LOREN LUTZENHISER 51 York in 2001, serious attention once again has been given to communicating the need for conservation directly to consumers on a mass basis. In sum, during the past 25 years, the social marketing of EC has taken place only for brief periods. Comprehensive social marketing of the sort used for AIDS prevention or antismoking campaigns never has been tried in the case of energy in the United States, with the range of policy instruments used (efficiency appeals, advertisements, incentive payments, labeling) generally being quite restricted and applied only in selected settings.3 Yet, as both a near-term imper- ative in some parts of the United States and a long-term environmental good on a global scale, the greater conservation of energy is clearly necessary, desirable, and quite feasible.4 MARKETING CONSERVATION AND CHANGING BEHAVIOR Given its history, it is probably not surprising that the social marketing of energy conservation even accompanied by incentives and subsidies has been highly variable in its effects. Stern (2000) and others have argued for some time that various conservation program approaches have tended to overlook a variety of barriers and limiting factors, leading to spotty success (e.g., Gardner and Stern, 1996; Schultz, this volume, Chapter 4; Th0gersen, this volume, Chapter 5~. Stern (this volume, Chapter 12) offers a good overview of our current knowl- edge of how social marketing and policy approaches can be better combined to confront barriers of different sorts. As noted, over the past two decades, social marketing of EC has received little serious, well-funded, carefully targeted, or persistent attention in the United States. But with that said, and despite continuing general pessimism among energy policy analysts about the potential for household conservation response, we have observed recent significant reductions in energy use in California (as much as 10 to 12 percent) in response to a combination of conservation appeals, critical events, and policy interventions (e.g., California Energy Commission, 2002~. A few earlier interventions, such as the Hood River Project (Hirst, 1987), that aggressively targeted whole communities also led to impressive responses, with nearly universal public adoption of energy efficiency innovation. But con- siderably more than simple mass advertising was involved in those efforts. In Hood River, Oregon, in 1983, marketing messages were accompanied by Bonneville Power Administration financial incentives, a pervasive rationale (civ- ic participation plus energy savings), and free technical assistance to households to help them evaluate EC alternatives and potential benefits (Keating and Flynn, 1984; also see Gardner and Stern, 1995:153-156 for an overview). Sociological research in the community prior to the project helped to develop a picture of community culture and social structure to use in the design of program offerings and marketing messages. A variety of regional and local groups provided sup- port that ranged from dissemination of official program information and word-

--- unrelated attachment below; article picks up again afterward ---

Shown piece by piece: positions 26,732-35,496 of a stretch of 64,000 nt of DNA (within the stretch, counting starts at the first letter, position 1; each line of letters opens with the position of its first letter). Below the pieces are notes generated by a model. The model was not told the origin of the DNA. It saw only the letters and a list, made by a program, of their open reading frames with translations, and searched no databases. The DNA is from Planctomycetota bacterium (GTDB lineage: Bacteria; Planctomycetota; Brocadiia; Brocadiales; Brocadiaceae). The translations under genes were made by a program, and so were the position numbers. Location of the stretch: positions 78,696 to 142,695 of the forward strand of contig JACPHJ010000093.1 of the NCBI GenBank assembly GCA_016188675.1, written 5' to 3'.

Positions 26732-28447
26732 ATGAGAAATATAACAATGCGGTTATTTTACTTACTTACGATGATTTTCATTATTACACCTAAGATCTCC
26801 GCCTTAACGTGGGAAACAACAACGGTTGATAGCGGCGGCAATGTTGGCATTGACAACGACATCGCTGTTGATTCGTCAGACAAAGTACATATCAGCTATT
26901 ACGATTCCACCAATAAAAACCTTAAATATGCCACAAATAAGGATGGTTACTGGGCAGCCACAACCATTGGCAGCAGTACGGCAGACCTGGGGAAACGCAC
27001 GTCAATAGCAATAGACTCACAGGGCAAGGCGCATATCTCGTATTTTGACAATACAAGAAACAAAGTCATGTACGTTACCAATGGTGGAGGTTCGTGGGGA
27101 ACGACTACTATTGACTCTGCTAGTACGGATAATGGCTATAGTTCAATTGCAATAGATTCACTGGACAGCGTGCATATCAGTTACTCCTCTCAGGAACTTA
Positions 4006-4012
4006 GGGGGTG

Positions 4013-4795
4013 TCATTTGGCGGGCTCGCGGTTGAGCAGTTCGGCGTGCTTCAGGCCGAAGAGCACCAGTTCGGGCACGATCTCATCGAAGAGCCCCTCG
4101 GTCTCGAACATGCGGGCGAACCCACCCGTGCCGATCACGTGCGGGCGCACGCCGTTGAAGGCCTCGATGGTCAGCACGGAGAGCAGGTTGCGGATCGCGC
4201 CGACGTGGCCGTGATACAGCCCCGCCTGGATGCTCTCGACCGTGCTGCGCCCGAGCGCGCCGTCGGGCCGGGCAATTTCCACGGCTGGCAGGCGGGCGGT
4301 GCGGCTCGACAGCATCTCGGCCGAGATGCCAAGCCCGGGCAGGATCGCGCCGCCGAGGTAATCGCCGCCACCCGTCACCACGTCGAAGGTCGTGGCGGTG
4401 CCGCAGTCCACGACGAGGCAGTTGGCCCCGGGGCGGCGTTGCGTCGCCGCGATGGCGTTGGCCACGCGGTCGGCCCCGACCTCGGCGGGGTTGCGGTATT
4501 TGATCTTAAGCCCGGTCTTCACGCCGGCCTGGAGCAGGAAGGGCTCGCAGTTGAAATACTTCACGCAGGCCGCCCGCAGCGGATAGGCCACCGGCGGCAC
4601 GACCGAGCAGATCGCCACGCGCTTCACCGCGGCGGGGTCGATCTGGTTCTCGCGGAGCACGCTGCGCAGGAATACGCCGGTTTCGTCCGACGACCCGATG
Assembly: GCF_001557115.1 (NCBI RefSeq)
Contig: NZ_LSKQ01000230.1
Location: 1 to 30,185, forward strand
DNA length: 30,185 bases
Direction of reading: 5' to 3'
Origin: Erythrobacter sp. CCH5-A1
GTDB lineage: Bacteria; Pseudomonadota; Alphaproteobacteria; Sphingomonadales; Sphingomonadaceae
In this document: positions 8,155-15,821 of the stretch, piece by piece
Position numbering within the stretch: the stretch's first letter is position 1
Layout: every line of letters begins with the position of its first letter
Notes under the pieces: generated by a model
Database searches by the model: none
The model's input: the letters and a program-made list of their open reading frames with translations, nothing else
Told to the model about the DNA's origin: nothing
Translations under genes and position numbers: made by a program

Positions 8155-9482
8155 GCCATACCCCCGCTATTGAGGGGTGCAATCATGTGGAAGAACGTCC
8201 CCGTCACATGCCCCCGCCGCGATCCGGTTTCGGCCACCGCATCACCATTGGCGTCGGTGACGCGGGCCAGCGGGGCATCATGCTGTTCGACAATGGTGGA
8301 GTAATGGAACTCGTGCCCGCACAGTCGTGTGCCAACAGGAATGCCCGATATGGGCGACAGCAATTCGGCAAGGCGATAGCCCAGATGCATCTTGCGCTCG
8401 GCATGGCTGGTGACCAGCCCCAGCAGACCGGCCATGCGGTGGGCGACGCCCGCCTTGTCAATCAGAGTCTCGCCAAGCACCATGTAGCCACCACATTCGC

52 MARKETING HOUSEHOLD ENERGY CONSERVATION of-mouth accounts of project success to ongoing feedback about possible pro- gram improvements. Various mass media outlets and advertising strategies were used, and a menu of services was offered to the community's 15,000 residents. The result was a 15-percent decrease in electricity consumption, achieved by what we might call a comprehensive, multipronged social marketing strategy (see Andreasen, 1995, for a discussion of optimal social marketing design). Unfortunately, the Hood River model was not reproduced elsewhere during the ensuing two decades. Furthermore, despite energy efficiency improvements in housing and appliances resulting from tighter regulations and even with the support of a variety of DSM and MT initiatives energy use in the United States continued to rise through the 1980s and l990s (Energy Information Administra- tion, 2002~. Beliefs and Background Knowledge Why might this be? Public opinion polls in the 1970s and 1980s and again in 2001 found that most persons believe energy problems are real, but general- ly attribute them to utility and government failures, rather than consumer behav- ior. At the same time, the public has consistently shown support for renewable energy and conservation, and has viewed energy use as something that could be better managed by consumers (e.g., Farhar et al., 1980; Farhar, 1993~. During the 1970s and early 1980s, more than 80 percent of households reported that they had "cut back" on heating or air conditioning "to conserve energy" (Farhar, 1993:xviii). Recent polling shows that EC involving "real changes" is seen as a social necessity, even in parts of the United States with no prospects of energy shortages (Gallup Poll News Service, 2001~. But in-depth interviews have shown that the public's understandings of the connections among environment, energy, behavior, and conservation are quite limited (Kempton et al., 1995~. Although appeals for energy conservation were widespread during the two 1970s energy crises, not all consumers were willing to conserve, and many likely conserved very little a situation that recently has been observed in California as well (Lutzenhiser, 2001b). Attitudes and Behavior In part because of the uncertainties in predicting consumer behavior, house- hold EC became an object of interest of psychologists in the late 1970s and early 1980s (for reviews, see Olsen, 1981; Costanzo et al., 1986~. At the center of this work was an effort to link persons' attitudes to their likelihood to pursue conser- vation behaviors that is, testing whether one's concerns about energy shortag- es, feelings of obligation to the community and society, or trust in scientific opinion would lead to changes in thermostat settings or fewer trips to the store (e.g., Heberlein and Warriner, 1982; Seligman, et al., 1979~.